Friday, December 28, 2012

Exterior Painted

As many of you know that are reading and following the blog posts, the weather here in eastern North Carolina right now is a touch on the cool side for ideal working temps for working polyester resins, epoxy resins and for painting.  I have managed however to work with or around the elements I should say and gain some progress, none-the-less. 

A couple of days ago, the day time temps rose to 56-62 for a couple of days but the evening and nighttime hours were really getting cool (cold).  The camper exterior had been primed a few weeks prior with the Petit Undercoater.  I began painting the exterior at about 11 am because I needed at least 5 hours of 50 degree temps for the paint to cure properly.  At around, 545-600 pm, I heated up the inside of the makeshift workspace I have for the camper build with a propane, forced air blower heater.  I must say I was pleased with this type of space heater's performance, kept the workspace temp approximately 50-55 degrees until the paint completely dried around 11pm.

I painted the camper with Marine Grade, Petit Easypoxy - white, using a short nap 3/16" Mohair roller cover.  Past experience of working with this type of paint provided me with some ease.  For, I knew if the can of paint was approximately room temperature (68-72 degrees) and if I allowed the camper surface to warm up to the touch prior to painting then the air bubbles introduced through roller application would work themselves out.  The brush 'tipping' did not even have to be used in order for me to obtain a professional looking "orange peel" effect.  Those air bubbles all worked themselves out perfectly.  I was pleased with the end result. 


now I am having to work on the camper door next, so i can heat and warm up interior in order to paint.  

see you inside, Chris

Saturday, December 8, 2012

Onboard battery compartment box

Building a battery compartment box that will hold one of  those heavier marine grade deep cycle batteries.  Will fasten it to the front end of the camper and provide a vented door to ensure ol' Harrell boy lives to share some more blog posts with you guys.  Basically just built to accommodate a typical size deep cycle and to provide me with enough clearance for incoming and outgoing cables and for connection accessibility.     
Cutout for the battery compartment
Battery Compartment storage box
  Now that the box has been built and glassed, time to install.  I laid out for the hinge location and will be removing some of the polypropylene honeycomb to create a cavity that will accommodate fiberglass structural compound to be poured into.  When cured out and hardened, this region will then readily accept drilling and provide structural support to hold fasteners.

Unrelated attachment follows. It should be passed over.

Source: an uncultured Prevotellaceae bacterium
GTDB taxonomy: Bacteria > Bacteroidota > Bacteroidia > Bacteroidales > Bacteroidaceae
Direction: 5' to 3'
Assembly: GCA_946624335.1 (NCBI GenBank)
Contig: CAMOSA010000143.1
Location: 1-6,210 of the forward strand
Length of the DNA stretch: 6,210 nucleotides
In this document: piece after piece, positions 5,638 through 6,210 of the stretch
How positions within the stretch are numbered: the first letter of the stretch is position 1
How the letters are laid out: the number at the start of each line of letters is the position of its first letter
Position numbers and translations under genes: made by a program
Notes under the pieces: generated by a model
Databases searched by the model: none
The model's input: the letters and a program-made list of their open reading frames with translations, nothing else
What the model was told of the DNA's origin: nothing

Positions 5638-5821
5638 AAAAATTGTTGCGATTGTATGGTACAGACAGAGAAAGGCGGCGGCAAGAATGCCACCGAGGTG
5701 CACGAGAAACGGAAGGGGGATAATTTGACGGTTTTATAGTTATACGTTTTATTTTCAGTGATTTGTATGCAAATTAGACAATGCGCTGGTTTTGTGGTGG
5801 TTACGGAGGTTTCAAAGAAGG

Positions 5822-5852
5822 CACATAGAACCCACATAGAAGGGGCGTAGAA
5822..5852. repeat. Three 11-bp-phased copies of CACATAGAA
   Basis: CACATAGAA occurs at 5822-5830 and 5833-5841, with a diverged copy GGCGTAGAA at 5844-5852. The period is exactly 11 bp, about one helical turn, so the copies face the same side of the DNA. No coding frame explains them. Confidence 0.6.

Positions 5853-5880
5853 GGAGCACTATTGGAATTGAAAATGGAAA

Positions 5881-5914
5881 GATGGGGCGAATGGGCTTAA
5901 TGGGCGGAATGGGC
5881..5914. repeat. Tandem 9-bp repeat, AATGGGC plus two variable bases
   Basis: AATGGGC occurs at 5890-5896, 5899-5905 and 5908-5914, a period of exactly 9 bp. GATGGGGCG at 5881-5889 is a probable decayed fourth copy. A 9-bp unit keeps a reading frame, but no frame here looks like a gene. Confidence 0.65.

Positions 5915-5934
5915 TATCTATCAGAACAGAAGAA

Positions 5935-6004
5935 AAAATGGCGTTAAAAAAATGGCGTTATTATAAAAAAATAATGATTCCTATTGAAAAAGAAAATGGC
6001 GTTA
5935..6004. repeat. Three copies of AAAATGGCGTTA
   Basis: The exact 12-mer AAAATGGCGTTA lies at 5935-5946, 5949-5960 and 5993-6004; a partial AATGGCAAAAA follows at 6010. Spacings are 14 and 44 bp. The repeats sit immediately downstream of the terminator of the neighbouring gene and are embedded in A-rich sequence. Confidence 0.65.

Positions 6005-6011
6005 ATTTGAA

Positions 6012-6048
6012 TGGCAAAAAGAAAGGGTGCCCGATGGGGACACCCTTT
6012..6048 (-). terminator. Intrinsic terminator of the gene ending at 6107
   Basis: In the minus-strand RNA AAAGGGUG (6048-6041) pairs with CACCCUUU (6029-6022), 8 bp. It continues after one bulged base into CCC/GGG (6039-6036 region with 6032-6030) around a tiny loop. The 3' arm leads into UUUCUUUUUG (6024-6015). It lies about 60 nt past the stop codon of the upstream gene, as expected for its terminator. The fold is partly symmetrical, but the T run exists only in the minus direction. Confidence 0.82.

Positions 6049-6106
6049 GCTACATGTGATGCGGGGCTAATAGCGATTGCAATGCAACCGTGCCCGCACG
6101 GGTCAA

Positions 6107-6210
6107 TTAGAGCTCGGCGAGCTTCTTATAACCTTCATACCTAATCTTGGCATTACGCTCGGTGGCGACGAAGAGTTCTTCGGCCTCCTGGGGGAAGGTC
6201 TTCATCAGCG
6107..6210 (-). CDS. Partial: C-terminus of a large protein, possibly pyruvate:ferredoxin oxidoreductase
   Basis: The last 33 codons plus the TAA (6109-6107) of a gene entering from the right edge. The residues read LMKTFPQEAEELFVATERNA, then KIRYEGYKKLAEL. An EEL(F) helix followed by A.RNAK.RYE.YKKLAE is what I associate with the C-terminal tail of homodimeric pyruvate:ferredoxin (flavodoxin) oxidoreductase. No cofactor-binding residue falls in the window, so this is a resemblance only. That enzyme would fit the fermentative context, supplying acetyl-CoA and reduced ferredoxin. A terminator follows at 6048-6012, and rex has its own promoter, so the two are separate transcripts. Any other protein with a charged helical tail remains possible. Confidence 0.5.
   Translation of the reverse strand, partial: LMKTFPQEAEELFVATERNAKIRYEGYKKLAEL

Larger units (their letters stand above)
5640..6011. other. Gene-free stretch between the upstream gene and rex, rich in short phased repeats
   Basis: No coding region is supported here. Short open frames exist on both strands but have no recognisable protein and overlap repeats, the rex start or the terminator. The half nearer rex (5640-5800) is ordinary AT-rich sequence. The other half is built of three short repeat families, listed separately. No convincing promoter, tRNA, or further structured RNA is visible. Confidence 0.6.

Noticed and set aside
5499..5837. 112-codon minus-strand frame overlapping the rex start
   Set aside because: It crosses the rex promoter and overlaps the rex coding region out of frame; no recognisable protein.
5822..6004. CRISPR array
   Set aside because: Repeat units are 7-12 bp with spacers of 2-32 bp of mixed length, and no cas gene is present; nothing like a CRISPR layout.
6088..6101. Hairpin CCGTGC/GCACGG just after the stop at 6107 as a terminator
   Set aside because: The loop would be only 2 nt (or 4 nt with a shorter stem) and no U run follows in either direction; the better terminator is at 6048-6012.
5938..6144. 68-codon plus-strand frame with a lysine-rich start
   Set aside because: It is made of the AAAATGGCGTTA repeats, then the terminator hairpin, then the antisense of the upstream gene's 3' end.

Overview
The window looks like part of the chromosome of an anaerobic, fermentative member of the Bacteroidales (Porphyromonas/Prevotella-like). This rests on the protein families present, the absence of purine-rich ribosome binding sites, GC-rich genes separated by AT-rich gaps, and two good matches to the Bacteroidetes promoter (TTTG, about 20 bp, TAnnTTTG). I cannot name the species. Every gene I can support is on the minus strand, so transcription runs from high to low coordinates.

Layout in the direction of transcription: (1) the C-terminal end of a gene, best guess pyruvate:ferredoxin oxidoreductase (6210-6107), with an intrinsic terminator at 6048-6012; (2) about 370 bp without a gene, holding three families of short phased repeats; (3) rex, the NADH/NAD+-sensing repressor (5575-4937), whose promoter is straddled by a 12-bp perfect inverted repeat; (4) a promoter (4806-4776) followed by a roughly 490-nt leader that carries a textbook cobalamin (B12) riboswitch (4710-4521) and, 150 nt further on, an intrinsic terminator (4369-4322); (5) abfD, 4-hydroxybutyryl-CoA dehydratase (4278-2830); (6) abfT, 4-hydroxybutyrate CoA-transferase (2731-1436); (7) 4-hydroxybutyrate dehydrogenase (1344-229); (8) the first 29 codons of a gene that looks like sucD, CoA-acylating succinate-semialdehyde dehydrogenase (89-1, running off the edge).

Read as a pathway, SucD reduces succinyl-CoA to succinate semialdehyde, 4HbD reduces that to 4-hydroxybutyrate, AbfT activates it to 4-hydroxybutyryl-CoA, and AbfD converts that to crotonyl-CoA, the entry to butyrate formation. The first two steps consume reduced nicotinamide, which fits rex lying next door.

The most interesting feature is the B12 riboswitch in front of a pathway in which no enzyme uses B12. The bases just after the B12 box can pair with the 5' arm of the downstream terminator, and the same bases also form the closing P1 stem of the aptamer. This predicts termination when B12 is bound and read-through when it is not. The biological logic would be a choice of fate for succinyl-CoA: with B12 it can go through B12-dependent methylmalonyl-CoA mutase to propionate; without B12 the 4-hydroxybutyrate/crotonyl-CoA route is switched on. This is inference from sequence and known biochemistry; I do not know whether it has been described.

Laying out for hinge and bolt locations
chisel out comb to accommodate compound mixture


  Removed comb down to approximately 1-1.25" deep, then scraped the bonding agent off the fiberglass skin.  The bonding agent (green liner) is an agent that allows bonding of the glass skin to the polypropylene comb during manufacture.  Removing this, will allow bonding of the compound that i will pour into this cavity, to bond to the fiberglass. 

Removed enough comb to create a cavity conducive for accepting enough compound to structurally support 4 fasteners.
You can see that I added quite a bit of 1/4" fiberglass strands to the mixture, a good glass to resin ratio is imperative to prevent brittleness and cracking.  Also contains 1/32" milled fibers (are homogenous in mixture), and cabosil.  Preparing to apply glass cloth over this region and also the raw edges of this cutout.
 
Ok now the battery box has been installed.  Needing to glass cloth over the corners after the fill-in cures out and is ground accordingly.  Turned out to be very sturdy after glassing the box to the interior of the camper wall.  The protruding box sidewalls which protrude below the bottom of the box (see second photo from top) serve as support legs. 

now all sanded and prepped for primer
** update**
  The camper has been painted and the battery box has been completed.  Not the most aesthetically pleasing but it should work for me.  Upper and lower vents installed to ensure hazardous vapors can find a means of egress.
The compartment door was crafted from a piece of 3/4" plywood and covered in a coating of clear epoxy after which it cured thorougly, I painted it with marine grade Petit-EasyPoxy paint.  Thus, It should fight off the water and rot for awhile.  Mounted me an aluminum hinge and pop riveted a battery tray onto the fiberglass skin...should be in business

Hopefully no shifting in transit.



 For closure, being the surrounding region is composed of thin skinned panels, I made a little reinforcement strip out of aluminum to ensure the door latch, does indeed stay latched.









Priming the camper for painting...looking good!

Been priming the exterior of the camper preparing the shell for the Petit EasyPoxy paint.  Using the Petit EasyPoxy undercoater primer first then will apply Petit EasyPoxy with a roller.  Decided against spraying with air gun and will settle for a roller application.  The close nap roller will leave the 'orange peel' effect which I have no issues with.  I have painted a few other things in this capacity with this paint and was pleased with the results of the roller application. 

The 'orange peel' effect created by the roller hides the imperfections better than a flat paint facing from a spray gun.  Plus, cleanup takes significantly less time as opposed to lengthy cleanup times associated with air paint guns. 

One coat of undercoater primer (white) looks really good. I purchased my Petit EasyPoxy Marine Grade Topside paint from Jamestown Distributors.